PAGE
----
Publishing in War

The right to publish without censorship is one of the first rights that suffers during wars. This has been the case since warfare has used communication as a strategic weapon. Therefore, it is important to research the often, subtle forms of control and censorship applied before and particularly during each war. The printed press was the prime target due to the scope of readers that can be reached timely and repetitively. From the history of how to silence critical voices we can learn about the proceedings, which even today find lots of authoritarian regimes copying these methods.
Using many illustrations from the 1st and 2nd world war in Belgium, 3 major forms of resistance to censorship become apparent. (1) The most obvious is closing down a newspaper rather than endure censorship and thereby being forced to contribute to war propaganda. (2) With risk to their own life, many people in the resistance movements relied on information to actively counter the worsening conditions of life and oppression of opinions or criticisms. (3) The third way at these times consisted in quitting the active contributions, but it incurred the danger that in fact the newspaper continued to appear as before, although with lenient journalists and editors. Today we would frame the latter form of continued appearance of a journal as “continued as fake news”. However, the issue is more complicated than that. Apparently, the readership needed still access to vital information of how to get access to food stamps or other day-to-day necessities including distraction from the horrors of war as it became an enduring feature of life.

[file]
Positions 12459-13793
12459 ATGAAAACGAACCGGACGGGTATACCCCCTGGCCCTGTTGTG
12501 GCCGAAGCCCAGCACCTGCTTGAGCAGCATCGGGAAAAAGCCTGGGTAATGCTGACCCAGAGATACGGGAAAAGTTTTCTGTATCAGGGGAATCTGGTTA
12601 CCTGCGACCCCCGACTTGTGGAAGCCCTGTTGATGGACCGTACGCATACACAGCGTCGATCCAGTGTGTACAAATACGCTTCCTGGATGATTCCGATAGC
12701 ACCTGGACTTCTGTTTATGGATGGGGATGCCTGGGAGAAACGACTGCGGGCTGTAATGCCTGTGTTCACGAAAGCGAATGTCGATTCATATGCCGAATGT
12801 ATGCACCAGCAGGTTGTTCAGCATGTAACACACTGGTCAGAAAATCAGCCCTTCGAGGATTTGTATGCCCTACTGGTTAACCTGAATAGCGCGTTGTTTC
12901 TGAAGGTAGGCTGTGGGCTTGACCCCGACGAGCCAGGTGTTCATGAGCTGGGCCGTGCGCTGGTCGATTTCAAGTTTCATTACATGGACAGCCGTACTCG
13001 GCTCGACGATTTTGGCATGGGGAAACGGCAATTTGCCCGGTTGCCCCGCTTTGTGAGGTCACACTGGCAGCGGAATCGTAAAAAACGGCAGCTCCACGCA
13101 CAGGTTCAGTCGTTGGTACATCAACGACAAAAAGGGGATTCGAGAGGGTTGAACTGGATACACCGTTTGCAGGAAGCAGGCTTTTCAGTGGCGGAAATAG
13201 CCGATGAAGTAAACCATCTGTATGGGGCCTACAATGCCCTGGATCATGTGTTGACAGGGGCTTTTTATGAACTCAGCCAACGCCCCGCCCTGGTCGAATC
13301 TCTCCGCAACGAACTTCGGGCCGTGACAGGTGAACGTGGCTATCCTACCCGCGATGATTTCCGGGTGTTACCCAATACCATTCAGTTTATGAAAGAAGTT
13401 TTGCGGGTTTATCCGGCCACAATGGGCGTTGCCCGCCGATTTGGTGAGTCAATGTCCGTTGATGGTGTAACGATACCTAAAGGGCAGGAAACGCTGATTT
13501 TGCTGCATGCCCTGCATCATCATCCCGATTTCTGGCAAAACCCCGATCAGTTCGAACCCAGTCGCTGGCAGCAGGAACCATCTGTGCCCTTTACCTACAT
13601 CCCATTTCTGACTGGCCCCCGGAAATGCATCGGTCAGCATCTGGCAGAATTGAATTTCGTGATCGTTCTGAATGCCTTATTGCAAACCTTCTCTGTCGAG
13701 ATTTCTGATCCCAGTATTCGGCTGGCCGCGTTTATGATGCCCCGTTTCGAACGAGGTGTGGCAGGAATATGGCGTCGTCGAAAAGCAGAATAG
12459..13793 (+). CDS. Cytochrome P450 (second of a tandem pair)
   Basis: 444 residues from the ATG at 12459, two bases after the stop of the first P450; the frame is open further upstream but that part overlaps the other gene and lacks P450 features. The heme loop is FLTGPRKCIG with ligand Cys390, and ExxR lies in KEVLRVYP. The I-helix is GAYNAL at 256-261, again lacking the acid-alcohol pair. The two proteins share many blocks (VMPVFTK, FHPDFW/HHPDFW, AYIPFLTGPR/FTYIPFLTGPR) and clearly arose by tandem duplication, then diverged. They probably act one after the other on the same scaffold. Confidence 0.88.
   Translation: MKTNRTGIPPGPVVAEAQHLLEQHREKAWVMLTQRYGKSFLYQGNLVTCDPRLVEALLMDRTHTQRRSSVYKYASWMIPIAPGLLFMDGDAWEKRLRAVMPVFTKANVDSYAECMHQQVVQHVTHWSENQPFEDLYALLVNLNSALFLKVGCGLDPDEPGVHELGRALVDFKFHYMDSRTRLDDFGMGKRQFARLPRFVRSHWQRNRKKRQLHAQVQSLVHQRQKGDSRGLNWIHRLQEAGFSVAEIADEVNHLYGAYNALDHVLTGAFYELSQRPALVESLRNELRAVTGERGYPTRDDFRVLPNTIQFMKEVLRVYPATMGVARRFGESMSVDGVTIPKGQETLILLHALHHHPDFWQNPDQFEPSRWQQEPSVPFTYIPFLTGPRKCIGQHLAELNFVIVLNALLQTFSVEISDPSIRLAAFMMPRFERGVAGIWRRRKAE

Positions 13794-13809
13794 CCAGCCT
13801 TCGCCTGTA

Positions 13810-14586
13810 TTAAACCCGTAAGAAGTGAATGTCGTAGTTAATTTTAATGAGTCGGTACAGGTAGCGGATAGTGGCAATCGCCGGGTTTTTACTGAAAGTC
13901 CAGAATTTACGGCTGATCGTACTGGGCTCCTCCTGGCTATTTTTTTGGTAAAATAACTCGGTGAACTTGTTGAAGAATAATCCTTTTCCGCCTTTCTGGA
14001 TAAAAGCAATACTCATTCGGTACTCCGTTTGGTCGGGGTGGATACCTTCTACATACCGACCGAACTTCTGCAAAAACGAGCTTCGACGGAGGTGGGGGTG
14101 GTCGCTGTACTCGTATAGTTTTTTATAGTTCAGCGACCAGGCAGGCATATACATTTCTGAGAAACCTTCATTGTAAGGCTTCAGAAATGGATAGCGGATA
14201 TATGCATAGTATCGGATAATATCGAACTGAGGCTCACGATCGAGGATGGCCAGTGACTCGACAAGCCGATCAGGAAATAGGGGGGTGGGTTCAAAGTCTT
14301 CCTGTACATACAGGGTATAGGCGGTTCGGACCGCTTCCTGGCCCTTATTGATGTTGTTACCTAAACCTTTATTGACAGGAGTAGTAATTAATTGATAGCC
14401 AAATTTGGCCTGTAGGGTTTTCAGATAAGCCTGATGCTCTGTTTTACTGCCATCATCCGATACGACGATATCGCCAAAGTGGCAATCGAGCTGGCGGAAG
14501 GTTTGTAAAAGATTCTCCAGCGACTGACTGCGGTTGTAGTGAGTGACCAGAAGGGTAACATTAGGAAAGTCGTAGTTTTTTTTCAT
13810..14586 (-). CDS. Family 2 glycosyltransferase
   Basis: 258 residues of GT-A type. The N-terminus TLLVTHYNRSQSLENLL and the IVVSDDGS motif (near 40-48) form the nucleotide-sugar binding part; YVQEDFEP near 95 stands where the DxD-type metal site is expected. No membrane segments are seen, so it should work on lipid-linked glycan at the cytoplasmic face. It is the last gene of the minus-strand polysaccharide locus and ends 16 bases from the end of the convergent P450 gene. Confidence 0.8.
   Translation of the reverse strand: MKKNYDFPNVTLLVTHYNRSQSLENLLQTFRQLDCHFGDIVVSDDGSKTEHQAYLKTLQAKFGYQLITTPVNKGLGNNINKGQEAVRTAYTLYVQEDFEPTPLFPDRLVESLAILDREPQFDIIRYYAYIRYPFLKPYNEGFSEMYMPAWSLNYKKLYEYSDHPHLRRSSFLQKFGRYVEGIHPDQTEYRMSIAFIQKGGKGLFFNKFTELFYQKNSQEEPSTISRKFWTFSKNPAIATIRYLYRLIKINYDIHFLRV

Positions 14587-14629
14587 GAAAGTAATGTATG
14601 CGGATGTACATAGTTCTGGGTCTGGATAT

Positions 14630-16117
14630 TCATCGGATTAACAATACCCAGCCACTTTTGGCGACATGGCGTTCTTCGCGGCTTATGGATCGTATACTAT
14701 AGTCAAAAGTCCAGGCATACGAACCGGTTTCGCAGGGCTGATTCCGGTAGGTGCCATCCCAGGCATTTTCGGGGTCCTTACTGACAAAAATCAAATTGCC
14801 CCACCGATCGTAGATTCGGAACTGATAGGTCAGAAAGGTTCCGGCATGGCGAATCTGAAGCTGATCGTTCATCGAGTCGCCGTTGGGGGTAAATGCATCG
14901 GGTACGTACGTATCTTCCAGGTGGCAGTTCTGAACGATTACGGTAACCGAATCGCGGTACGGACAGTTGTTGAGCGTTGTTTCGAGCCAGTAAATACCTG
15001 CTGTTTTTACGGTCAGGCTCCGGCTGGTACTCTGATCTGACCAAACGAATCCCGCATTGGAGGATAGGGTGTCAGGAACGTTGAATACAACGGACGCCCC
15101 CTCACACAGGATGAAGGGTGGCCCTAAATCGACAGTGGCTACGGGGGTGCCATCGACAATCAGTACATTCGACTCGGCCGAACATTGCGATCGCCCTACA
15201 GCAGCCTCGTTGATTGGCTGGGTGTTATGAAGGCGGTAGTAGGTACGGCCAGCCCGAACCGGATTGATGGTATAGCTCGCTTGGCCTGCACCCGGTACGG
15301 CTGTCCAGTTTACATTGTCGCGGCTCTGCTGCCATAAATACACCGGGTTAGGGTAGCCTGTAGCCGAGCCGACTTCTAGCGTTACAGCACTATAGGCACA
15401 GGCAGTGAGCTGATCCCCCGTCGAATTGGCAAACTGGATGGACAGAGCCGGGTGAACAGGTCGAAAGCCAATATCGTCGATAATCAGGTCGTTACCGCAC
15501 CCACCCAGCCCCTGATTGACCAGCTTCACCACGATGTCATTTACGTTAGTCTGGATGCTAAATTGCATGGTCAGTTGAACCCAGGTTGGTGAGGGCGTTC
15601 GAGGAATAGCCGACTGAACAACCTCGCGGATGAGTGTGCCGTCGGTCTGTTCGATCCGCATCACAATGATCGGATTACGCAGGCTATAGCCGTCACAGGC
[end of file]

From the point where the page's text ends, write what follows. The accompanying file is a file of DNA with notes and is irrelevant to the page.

This is my short summary of the inspection of some of the historical newspapers that are available with online access and the most valuable summaries provided by Emmanuel Debruyne and Fabrice Maerten in their blog entries on the overview pages linked to the “Belgian War Press” project. These are also valuable sources that hint at war crimes committed at these times as the collaborating press did not shun away from bragging about crimes. The clandestine press was also important to coordinate the various resistance movements and spread ideas of how contributions could be made to weaken the occupying criminal forces.
At times of communication via internet, in addition to the printing press, the war of communication needs much more resources above all digital-savvy resistance movements. A huge task to train people time to enable them to identify fake news and careful exercise of spreading correct and verified information nowadays.
Image Source: Extrait du « Bulletin Intérieur du Front de l’Indépendance », daté 15-11-1942, CEGESOMA BG85, Brussel.